Because of the uncertainty expressed by the U.S. Supreme Court respecting the continuing vitality of McMillan [v. Pennsylvania, 477 U.S. 79, 106 S.Ct. 2411, 91 L.Ed.2d 67 (1986)], and the broad understanding of "punishment" recognized by this Court, we will construe subsection (e) of NERA to require that the "violent crime" condition must be submitted to a jury and found beyond a reasonable doubt. To do otherwise would be to subject NERA to constitutional challenge.
[Id. at 543-44 (footnote omitted).]
In McMillan v. Pennsylvania, 477 U.S. 79, 106 S.Ct. 2411, 91 L.Ed.2d 67 (1986), the United States Supreme Court had upheld the constitutionality of a Pennsylvania statute providing for the imposition of a mandatory minimum term if the trial court determined by a preponderance of the evidence that the defendant "visibly possessed a firearm" in the course of committing an enumerated offense. McMillan, 477 U.S. at 81, 106 S.Ct. at 2413, 91 L.Ed.2d at 73. The Court concluded that the statute did not increase the maximum penalty for the crime, nor did it create a separate offense with a separate penalty, but rather operated "solely to limit the sentencing court's discretion in selecting a penalty within the range already available to it without the special finding of visible possession of a firearm." Id. at 87-88, 168 S.Ct. 2417, 91 L.Ed.2d at 77.
In Apprendi, the United States Supreme Court held that "[o]ther than the fact of a prior conviction, any fact that increases the penalty for a crime beyond the prescribed statutory maximum must be submitted to a jury, and proved beyond a reasonable doubt." 530 U.S. at 490, 120 S.Ct. at 2362-63, 147 L.Ed.2d at 455. The Court, however, expressly did not overrule its holding in McMillan that the imposition of a parole ineligibility term by a judge within the ordinary non-enhanced sentencing range for the crime was not unconstitutional, but it limited McMillan "to cases that do not involve the imposition of a sentence more severe than the statutory maximum for the offense established by the jury's verdict — a limitation identified in the McMillan opinion itself." Id. at 487 n. 13, 120 S.Ct. at 2361 n. 13, 147 L.Ed.2d at 453 n. 13. The Court "reserve[d] for another day the question whether stare decisis considerations preclude reconsideration of its narrower holding." Ibid.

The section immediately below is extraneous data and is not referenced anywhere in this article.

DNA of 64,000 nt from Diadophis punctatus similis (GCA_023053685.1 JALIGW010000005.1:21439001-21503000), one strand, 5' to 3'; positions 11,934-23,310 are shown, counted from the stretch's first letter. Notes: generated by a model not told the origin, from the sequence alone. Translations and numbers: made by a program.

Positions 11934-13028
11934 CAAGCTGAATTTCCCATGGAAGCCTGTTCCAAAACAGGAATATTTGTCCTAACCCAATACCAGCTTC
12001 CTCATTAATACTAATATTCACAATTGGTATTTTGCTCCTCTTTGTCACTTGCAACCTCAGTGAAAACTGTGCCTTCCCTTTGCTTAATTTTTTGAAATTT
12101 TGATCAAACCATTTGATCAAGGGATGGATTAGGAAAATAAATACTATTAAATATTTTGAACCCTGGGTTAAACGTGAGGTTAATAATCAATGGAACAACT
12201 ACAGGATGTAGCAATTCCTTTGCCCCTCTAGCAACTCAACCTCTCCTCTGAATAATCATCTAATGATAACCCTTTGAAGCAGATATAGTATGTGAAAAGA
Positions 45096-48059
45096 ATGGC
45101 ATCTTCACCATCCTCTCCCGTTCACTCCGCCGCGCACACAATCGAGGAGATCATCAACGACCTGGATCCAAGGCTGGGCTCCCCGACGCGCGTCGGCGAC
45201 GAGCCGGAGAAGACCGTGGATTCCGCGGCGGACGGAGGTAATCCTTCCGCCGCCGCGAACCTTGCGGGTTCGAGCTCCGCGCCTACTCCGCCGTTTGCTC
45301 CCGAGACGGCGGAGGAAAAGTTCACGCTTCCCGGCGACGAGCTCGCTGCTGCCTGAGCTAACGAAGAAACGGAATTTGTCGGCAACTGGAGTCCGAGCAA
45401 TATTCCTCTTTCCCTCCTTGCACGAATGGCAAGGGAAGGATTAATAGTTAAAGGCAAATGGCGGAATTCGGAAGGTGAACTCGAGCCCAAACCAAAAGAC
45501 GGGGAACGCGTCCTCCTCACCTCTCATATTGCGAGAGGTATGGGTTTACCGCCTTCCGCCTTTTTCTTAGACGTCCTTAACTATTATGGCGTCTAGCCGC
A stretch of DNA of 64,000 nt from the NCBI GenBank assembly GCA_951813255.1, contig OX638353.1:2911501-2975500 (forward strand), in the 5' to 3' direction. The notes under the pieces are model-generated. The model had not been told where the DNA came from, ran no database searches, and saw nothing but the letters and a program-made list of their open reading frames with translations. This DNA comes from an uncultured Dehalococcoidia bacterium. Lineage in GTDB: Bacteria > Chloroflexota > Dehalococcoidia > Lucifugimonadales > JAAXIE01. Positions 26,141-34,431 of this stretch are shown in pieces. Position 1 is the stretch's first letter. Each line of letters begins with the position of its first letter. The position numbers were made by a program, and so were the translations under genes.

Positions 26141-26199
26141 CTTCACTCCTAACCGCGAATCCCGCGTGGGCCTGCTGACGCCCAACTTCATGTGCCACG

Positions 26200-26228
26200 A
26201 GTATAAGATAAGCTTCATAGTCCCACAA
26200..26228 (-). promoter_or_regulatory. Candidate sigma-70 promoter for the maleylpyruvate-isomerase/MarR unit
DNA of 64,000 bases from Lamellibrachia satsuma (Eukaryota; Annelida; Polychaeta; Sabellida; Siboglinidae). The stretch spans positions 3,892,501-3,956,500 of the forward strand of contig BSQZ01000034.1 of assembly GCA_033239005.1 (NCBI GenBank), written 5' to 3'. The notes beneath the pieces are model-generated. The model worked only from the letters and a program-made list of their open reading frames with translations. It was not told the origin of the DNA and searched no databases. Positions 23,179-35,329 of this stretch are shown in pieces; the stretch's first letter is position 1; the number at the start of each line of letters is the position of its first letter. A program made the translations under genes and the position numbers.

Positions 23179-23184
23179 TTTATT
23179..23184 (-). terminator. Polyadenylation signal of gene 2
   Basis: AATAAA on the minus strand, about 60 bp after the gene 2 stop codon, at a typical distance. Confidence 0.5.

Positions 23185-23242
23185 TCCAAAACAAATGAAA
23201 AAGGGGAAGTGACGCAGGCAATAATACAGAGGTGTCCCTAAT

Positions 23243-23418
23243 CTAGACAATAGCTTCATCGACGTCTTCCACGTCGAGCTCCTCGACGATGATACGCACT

As we shall explain, McMillan and Apprendi are consistent because there is a fundamental distinction between the factual findings that were at issue in those two cases. Apprendi said that any fact extending the defendant's sentence beyond the maximum authorized by the jury's verdict would have been considered an element of an aggravated crime — and thus the domain of the jury — by those who framed the Bill of Rights. The same cannot be said of a fact increasing the mandatory minimum (but not extending the sentence beyond the statutory maximum), for the jury's verdict has authorized the judge to impose the minimum with or without the finding. As McMillan recognized, a statute may reserve this type of factual finding for the judge without violating the Constitution.